Joerg Schmitz 0:08
Welcome to the inclusive leader podcast. The practice of inclusive leadership enables us to tackle the complex challenges of our times. This is the space for conversations about inclusive leadership. I am your host, Joerg Schmitz, and I welcome you to this episode. I am so excited to share this conversation with Karen Walsh with you, Karen has been a dear friend, co author, Coach inspiration for so many things that I have learned along the way, especially in the area of negotiation, and how how negotiation is a lens through which we can look at human interaction at the macro level and the micro level. And I think you will discover some really interesting pieces of wisdom. And especially at the end of this conversation, there is a real good advice for anybody who is looking at a stepping into a negotiation, whether large or small. So hopefully, you'll wait to the end of this conversation to really get the essence of a really transformational way of looking at negotiations. So here's my conversation with Karen. So I'm really excited to, to have you in this little podcast and part of our our institute, Karen. And I ask everybody that I'm introducing to just give us a little peek of what you're doing. Before you start though, I just have to say that one of your focus areas is negotiation. And I have always loved that because we negotiate all the time, even even when we're not realizing it. So it's great to have you part of this institute. Thank you for making time.
Karen Walch 1:53
Thank you so much, Joerg, I'm happy to be here. So what is it that you do? Well, I like to support clients to clarify what they need, and how they're going to get what they need through negotiation. And I do that through being an author of, for example, I co authored a book with Joerg, we worked on the concept of quantum negotiation. And I've been an educator, and I'm a coach. And my clients have primarily worked in the global space, and or a lot of multicultural experiences. And as you just pointed out, when when I talk about negotiation, I'm very interested in this situation where I have something that I need, and I will need to work through someone else to get it. And that could be maybe we're problem solving a project that we're working on. Or maybe we're sharing them limited resources, we're negotiating a budget, or we're creating something new, such as a project is coming together, and we're going to create something new. So I like to help people understand and support how much power they actually have with each other. And when I think about not only what they need, I'm also interested in why they need it, and what they think they need, and how are they going to get what they need. And a lot of people think often that strategy and tactics is the way to study negotiation. And I'm very, very interested in first of all, exploring the concept of power meaning do we want to have power over others, which is generally what strategy and tactics really are trying to accomplish? Versus how do we prepare to be power with use our power with others, to really get what we need? And to help have others help us get what we need in a negotiation?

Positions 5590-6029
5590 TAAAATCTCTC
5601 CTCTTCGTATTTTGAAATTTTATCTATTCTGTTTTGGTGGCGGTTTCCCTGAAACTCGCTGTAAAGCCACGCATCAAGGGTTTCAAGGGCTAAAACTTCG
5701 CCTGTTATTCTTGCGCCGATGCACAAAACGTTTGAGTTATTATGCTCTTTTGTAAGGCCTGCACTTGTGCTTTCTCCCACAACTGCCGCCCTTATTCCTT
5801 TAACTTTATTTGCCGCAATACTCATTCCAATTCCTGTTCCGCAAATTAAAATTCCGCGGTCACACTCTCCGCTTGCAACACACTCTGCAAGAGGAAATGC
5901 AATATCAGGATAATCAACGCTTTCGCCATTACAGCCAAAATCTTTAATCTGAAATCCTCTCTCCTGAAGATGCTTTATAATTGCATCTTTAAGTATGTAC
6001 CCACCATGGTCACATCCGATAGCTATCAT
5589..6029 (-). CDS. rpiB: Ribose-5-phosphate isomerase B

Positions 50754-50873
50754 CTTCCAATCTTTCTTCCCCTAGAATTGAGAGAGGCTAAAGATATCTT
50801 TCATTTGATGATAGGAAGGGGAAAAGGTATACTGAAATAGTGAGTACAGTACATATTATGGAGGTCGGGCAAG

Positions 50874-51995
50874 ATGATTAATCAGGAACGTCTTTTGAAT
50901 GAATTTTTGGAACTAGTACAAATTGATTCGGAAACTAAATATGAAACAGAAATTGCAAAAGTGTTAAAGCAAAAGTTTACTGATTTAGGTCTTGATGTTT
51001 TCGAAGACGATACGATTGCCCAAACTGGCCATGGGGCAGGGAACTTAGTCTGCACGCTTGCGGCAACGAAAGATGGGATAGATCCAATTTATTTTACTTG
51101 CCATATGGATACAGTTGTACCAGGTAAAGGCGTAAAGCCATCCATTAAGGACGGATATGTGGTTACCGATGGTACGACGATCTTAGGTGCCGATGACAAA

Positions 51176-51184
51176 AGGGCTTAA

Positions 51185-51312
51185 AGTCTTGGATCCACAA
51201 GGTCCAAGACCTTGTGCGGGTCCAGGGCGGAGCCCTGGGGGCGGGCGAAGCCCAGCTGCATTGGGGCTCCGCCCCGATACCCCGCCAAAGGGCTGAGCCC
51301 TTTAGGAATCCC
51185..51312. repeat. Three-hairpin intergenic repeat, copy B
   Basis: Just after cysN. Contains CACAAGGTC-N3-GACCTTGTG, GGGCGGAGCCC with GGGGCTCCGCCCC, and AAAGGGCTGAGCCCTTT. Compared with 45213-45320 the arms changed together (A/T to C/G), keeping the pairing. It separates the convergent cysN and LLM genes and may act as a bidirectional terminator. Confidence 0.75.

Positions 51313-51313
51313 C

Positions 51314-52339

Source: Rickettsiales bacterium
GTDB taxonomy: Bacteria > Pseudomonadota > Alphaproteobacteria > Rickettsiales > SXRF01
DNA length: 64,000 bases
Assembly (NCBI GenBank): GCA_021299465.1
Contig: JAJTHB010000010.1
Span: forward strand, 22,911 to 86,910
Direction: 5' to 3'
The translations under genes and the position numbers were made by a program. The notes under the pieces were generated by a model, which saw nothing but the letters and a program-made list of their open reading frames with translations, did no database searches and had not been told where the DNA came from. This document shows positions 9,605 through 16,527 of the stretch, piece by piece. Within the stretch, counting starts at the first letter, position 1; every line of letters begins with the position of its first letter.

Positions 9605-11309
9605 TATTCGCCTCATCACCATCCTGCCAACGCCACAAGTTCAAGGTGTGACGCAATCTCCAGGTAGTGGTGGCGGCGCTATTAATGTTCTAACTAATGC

Joerg Schmitz 4:04
I think this is such a such an important point, right? This power over versus power with and it's also a very different leadership paradigm, right? When we when we think about power in general, which is not an easy topic, you know, and I wonder when you bring up power what your clients whether it's in organizations or personally, but their assumptions are around power but power in negotiation you're so right i mean this there is this notion of negotiation that it's about outsmarting others, right and exercising power and but the real element of negotiation most people aren't even aware of so, you know, just wondering what do you find with your clients or in general, what gets them unstuck around some of their assumptions and, and how do you turn from power over as a paradigm to power with?